From the May 2023 issue of Apollo. Preview and subscribe here.
‘I invite you to play a game. I suggest you are not here to see a house, not here to see pictures, porcelain or furniture. I propose you are here to feel a house. This calls on a different part of you to appreciate it.’ So the Californian native Dennis Severs (1948–99) would instruct paying visitors as they embarked on one of his idiosyncratic three-hour tours around his house in Spitalfields, east London. What David Hockney once described as ‘one of the world’s five greatest experiences’ involved being transported through time and through the rooms of the fictional Jervises, a family of Huguenot silk merchants who had moved into the house in 1725. It was less a historical recreation and more, as Severs put it, ‘a collection of atmospheres’ – complete with scents, sounds and sights to suggest the occupants had only just left: a steaming cup of tea or an overturned chair; a cough behind a door or the sound of a carriage.
Severs had acquired 18 Folgate Street in 1979 from the Spitalfields Trust, newly formed to snatch such derelict early Georgian houses from the jaws of demolition. He approached Folgate Street’s ‘restoration’ as a theatre impresario might: with smoke and mirrors, speed and economy. Chipboard and painted Perspex were put to good use; sumptuously draped beds were assembled with pallets from the local fruit market and loo-roll tubes; a high-relief plaster roundel in the entrance hall is in reality composed of plastic fruit bought at Tesco. But the accumulative effect – designed in the main to be seen by candlelight – amounts to a spectacular fantasy.
Those who did not appreciate it could be thrown out (Severs was ever the showman). But enough people did get it; perhaps none more so than an 18-year-old art student named Simon Pettet, who moved in to Folgate Street in 1983 and lived there for the best part of a decade. If this was a match made in Heaven in a literal sense – he and Severs met at the gay club in Charing Cross – it was also a providential creative pairing. Pettet was already a talented potter working for his degree at Camberwell School of Arts and Crafts; but the house drew from him a very particular response: blue-and-white Delft-style ceramics that soon became part of No. 18’s mise en scène. Here, then, next to a fireplace is a pair of floral-decorated shoes of the tin-glazed kind that often commemorated a betrothal or marriage in the 18th century; here a barber’s bowl, enlivened with illustrations of relevant implements – scissors, comb, razor, shaving brush – and round the wide rim the words ‘Edward Jervis – His Bowl’; or here the technical feat that is a tulipière.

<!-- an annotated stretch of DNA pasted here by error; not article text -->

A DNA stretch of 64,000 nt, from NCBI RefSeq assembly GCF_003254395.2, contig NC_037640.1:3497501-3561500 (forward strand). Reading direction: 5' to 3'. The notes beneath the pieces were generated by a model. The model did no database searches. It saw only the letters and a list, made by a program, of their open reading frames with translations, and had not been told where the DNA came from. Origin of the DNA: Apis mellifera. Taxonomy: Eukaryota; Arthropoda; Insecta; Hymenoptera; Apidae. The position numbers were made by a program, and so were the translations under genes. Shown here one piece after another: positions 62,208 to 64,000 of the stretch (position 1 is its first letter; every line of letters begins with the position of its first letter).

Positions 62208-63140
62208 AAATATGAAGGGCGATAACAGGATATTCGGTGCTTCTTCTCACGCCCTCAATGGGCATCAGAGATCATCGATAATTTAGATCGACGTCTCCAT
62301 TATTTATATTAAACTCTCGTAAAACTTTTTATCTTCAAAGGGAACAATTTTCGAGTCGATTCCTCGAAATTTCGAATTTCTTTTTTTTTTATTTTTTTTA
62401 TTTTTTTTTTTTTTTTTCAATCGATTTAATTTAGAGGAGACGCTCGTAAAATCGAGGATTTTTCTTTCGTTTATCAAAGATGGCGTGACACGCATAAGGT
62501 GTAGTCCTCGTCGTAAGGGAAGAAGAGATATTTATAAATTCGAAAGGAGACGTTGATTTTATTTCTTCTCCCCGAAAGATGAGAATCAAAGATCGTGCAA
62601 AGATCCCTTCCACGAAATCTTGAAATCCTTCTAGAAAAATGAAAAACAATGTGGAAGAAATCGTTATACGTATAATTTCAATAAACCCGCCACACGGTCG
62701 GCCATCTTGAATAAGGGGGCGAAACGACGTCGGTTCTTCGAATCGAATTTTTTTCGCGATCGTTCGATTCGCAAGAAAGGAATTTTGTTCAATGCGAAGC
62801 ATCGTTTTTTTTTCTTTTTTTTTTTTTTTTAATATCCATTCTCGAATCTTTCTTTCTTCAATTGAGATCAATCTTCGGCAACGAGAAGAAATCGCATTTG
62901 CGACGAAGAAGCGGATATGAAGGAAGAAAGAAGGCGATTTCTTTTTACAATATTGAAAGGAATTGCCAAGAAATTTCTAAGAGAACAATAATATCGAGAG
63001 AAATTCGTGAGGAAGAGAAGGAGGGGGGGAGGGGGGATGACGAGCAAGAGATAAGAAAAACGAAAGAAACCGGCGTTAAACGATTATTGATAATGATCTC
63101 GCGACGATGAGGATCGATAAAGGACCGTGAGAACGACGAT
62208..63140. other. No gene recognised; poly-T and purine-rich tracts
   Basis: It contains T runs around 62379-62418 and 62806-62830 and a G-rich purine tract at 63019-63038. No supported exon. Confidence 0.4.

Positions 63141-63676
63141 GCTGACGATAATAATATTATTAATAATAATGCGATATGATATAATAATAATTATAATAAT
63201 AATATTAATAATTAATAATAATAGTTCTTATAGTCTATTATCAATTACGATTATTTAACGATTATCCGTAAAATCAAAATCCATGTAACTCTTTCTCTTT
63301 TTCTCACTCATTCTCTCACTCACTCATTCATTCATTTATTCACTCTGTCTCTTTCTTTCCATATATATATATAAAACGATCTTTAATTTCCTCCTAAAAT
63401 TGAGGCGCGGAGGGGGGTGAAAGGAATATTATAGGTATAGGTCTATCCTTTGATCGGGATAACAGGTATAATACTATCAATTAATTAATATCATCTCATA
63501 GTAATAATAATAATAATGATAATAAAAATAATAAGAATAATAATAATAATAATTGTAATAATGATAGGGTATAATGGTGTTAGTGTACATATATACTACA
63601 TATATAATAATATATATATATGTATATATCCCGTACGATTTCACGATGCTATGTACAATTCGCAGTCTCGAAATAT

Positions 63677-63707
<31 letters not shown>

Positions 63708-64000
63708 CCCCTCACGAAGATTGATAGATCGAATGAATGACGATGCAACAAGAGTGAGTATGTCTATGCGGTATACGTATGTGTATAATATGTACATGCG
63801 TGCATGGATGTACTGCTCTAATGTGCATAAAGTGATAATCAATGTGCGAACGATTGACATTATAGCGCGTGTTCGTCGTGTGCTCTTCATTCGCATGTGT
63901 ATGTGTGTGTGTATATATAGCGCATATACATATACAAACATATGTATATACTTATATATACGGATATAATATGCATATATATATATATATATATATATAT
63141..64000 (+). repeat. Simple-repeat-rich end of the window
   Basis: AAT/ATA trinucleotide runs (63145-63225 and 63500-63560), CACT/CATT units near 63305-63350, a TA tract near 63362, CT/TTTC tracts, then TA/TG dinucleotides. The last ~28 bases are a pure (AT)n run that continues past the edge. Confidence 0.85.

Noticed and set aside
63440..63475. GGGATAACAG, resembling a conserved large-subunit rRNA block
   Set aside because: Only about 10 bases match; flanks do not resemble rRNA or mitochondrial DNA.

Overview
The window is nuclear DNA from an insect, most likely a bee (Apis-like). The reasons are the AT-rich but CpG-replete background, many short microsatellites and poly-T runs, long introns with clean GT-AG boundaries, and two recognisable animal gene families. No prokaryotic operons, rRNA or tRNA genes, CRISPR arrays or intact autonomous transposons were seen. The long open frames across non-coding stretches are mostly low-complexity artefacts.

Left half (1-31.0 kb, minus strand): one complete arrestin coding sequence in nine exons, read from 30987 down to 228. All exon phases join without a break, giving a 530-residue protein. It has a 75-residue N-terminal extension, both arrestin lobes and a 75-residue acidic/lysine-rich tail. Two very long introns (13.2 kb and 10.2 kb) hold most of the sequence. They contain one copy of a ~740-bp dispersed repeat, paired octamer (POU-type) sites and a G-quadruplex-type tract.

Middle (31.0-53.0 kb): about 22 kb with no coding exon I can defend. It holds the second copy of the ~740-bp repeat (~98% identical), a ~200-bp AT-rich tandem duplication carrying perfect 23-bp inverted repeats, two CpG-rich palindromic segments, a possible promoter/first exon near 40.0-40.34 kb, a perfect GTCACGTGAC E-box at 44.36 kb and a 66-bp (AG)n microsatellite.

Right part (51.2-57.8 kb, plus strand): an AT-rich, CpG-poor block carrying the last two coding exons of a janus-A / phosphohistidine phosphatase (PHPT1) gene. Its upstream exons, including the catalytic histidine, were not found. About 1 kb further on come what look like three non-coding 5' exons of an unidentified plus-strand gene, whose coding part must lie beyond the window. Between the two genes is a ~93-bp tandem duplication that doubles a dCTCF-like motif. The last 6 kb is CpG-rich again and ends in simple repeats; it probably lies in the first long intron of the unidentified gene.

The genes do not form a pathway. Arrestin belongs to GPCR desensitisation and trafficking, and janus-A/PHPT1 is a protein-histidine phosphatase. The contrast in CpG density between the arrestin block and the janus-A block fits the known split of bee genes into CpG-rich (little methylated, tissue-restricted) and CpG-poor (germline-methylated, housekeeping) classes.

These and other pieces by Pettet are being re-evaluated in an exhibition at the house curated by Rupert Thomas, former editor of the World of Interiors. Thomas first came across Pettet’s ceramics when they were featured in the magazine in the early 1990s; nevertheless, he says, ‘Whenever I came to the house I, like other people, assumed that lots of Simon’s pieces were real Delft. If you were being very sharp you might think, but if the Jervises are fictitious, how could that be Mr Jervis’s barber’s bowl? But that’s not how you come into this space; you come in to suspend your disbelief at the door.’
A hearth lined with blue-and-white tiles in the Master Bedroom looks safely of the antique variety, until close examination reveals modern scenes: a cat in front of a TV (Severs’ pet feline Whitechapel watching Come Dancing); Queen Elizabeth with two corgis; someone in flagrante in the back of a Porsche. Many of these 56 vignettes feature local friends and characters. The Gentrification Piece, as Pettet and Severs named the series, ‘picks up on the fact that the area during their time is changing,’ Thomas says. ‘There is an influx of people who – even if they’re not moneyed – are more aware of what’s being lost and what they can save.’ Gilbert & George, Spitalfields residents since the 1960s, are here – ingeniously depicted by Pettet to evoke, Thomas suggests, John Tenniel’s illustration of Tweedledum and Tweedledee.
In extracting Pettet’s work from the Jervises’ paraphernalia – the bright yellow of his beloved bike, which he emblazoned with Keith Haring stickers, has informed the colour of the plinths that will display many of his pieces – the exhibition also highlights the context in which these interiors were made. As Thomas says, ‘you’re not going into an untouched 18th-century house; you’re going into an 18th-century house via the imagination of a gay man from the 1980s. When you know that, it suddenly all becomes more nuanced and interesting.’
Pettet died at the tragically young age of 28, having been diagnosed HIV-positive some years before. Of his work he once said: ‘The glaze on a tile is like fitting a glass hat on a flower. It’s extremely difficult to get right.’ Thirty years after his death, this timely exhibition recognises just how right he got it.